Along with salt, different kinds of pepper can be found on almost every table. Known for giving food a burst of flavor, this spice has been used in cooking and food preservation for more than 4,000 years! So, whether you’re using a pepper mill and grinding your own dried peppercorns or buying pepper that’s already ground and ready to use, there are plenty of different way to incorporate pepper’s unique flavor into a variety of dishes.
What are the different kinds of pepper?
India is the major producer of Peppercorns (from which pepper is derived), but they’re also grown in China, Indonesia, Madagascar, Malaysia, South America, and Sri Lanka. During the harvesting season, three types of peppercorn are removed from the plant: black, green, and white. The difference between these three is determined by when the berry was picked and how it was processed. Let’s explore each of these different kinds of pepper in greater detail…
Black peppercorns have the strongest flavor of the three varieties and are the most pungent in aroma. Peppercorn berries are picked just as they are becoming fully ripe and dried in the sun. While the hull is black, the seed within is light and this results in a variety of black/grey/white shades you see in ground pepper. Black peppercorns can be used as whole berries, cracked into a coarse flake, or finely ground. Typical uses for black pepper include:
- Using the berry for pickling, soups, and stocks
- Using cracked pepper for meats and salads
- Finely ground pepper to lightly season anything from hamburgers to fish to vegetables
Note: Black pepper is the variety Tommy’s uses in our herb and spice blends for several of our flash-frozen vegetable medleys. See our Products page for more details.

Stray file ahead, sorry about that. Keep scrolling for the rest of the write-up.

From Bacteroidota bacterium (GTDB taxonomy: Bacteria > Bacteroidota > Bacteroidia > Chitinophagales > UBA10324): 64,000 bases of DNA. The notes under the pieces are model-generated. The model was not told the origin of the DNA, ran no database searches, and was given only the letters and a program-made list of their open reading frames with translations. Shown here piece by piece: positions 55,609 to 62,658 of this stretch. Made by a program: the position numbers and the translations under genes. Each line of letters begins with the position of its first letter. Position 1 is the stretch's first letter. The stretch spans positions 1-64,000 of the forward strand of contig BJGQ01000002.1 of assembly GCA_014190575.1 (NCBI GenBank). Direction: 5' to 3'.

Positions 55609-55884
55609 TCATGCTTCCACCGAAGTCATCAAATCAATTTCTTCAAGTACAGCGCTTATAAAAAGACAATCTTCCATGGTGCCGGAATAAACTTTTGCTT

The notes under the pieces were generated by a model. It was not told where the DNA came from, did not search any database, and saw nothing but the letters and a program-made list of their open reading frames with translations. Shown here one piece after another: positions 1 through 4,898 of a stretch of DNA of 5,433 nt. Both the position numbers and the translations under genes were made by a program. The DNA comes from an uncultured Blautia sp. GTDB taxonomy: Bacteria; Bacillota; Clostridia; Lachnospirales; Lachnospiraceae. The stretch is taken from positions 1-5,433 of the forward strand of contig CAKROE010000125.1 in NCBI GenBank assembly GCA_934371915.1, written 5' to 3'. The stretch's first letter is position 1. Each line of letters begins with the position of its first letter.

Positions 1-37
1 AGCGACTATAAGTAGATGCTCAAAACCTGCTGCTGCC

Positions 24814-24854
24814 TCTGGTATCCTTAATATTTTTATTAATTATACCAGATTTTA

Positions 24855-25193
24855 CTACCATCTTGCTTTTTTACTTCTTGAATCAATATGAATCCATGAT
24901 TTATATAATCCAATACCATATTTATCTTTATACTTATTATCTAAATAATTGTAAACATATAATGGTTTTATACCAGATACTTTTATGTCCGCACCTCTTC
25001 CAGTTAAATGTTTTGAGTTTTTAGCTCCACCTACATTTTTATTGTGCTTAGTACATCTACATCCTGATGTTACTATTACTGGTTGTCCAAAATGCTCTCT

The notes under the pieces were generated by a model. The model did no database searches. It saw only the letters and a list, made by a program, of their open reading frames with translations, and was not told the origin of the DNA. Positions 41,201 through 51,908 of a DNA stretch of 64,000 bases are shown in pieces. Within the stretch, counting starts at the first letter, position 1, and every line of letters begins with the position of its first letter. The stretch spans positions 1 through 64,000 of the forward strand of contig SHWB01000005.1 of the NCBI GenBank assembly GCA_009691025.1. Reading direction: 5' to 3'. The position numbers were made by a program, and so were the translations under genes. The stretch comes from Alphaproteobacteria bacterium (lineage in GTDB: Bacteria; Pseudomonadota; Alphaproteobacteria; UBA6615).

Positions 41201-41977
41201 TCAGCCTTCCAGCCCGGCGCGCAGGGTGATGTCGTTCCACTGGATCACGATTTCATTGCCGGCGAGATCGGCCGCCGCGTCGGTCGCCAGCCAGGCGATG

Green peppercorns are picked before ripening occurs, and the berry provides a tart flavor that does not linger long. The berries for green peppercorns are not sun dried which helps to preserve their green coloration. Typically, green peppercorns are found packed in water or brine, or freeze-dried. Green peppercorns can be used in:
- Marinades and sauces for meat, poultry or seafood
- Added to vegetable dishes
While consumers in the United States generally favor black pepper, Europeans typically prefer white pepper. White pepper is produced when mature peppercorn berries are quickly doused in water to remove the dark husks prior to being sun-dried. Removing the husk allows the light colored seed to be the primary flavor generator and its subtle taste lingers long on the palate.
White pepper is generally used in two forms: whole berry or ground. White pepper is also preferred over black pepper when the chef wants a more subtle flavor and appearance – such as in white sauces and cream-based soups. However, it also enhances meat, fish, and vegetable-based dishes.
Red peppercorns can be difficult to find in the United States at traditional grocery stores, but are often available in specialty shops and via mail order. Red peppercorns, when compared to black, have a sweet rather than pungent flavor, and a bit more robust heat similar to cayenne or red chili peppers.
Pink peppercorns are produced from the red peppercorn berries, but instead of being dried, they are preserved in a salty brine solution. While pink peppercorns cannot be ground due to their softness, they can be added whole to egg dishes and salads for a sweet and spicy taste.
Peppercorn Blends and Combinations
There are a few peppercorn blends, which are created by combining different kinds of pepper, that can create truly amazing and complex flavors. For example, blending black and green adds a sharp, spicy bite. Blending black and white results in a longer lasting flavor that is well balanced. In addition, peppercorns can be blended with other ingredients such as chipotle, coriander, garlic, lemon or shallots to produce complex and flavorful marinades, dressings, and rubs that truly enhance meat, fish and vegetable dishes.
When it comes to using pepper to season dishes, we recommend experimenting to find what you like best and is suitable to the particular dish you are cooking. Whether you’re using fresh ground black pepper to season a salad or pasta dish or white pepper to add flavor to a cream-based soup, you’re certain to add a little spice that will make your taste buds stand up and take notice!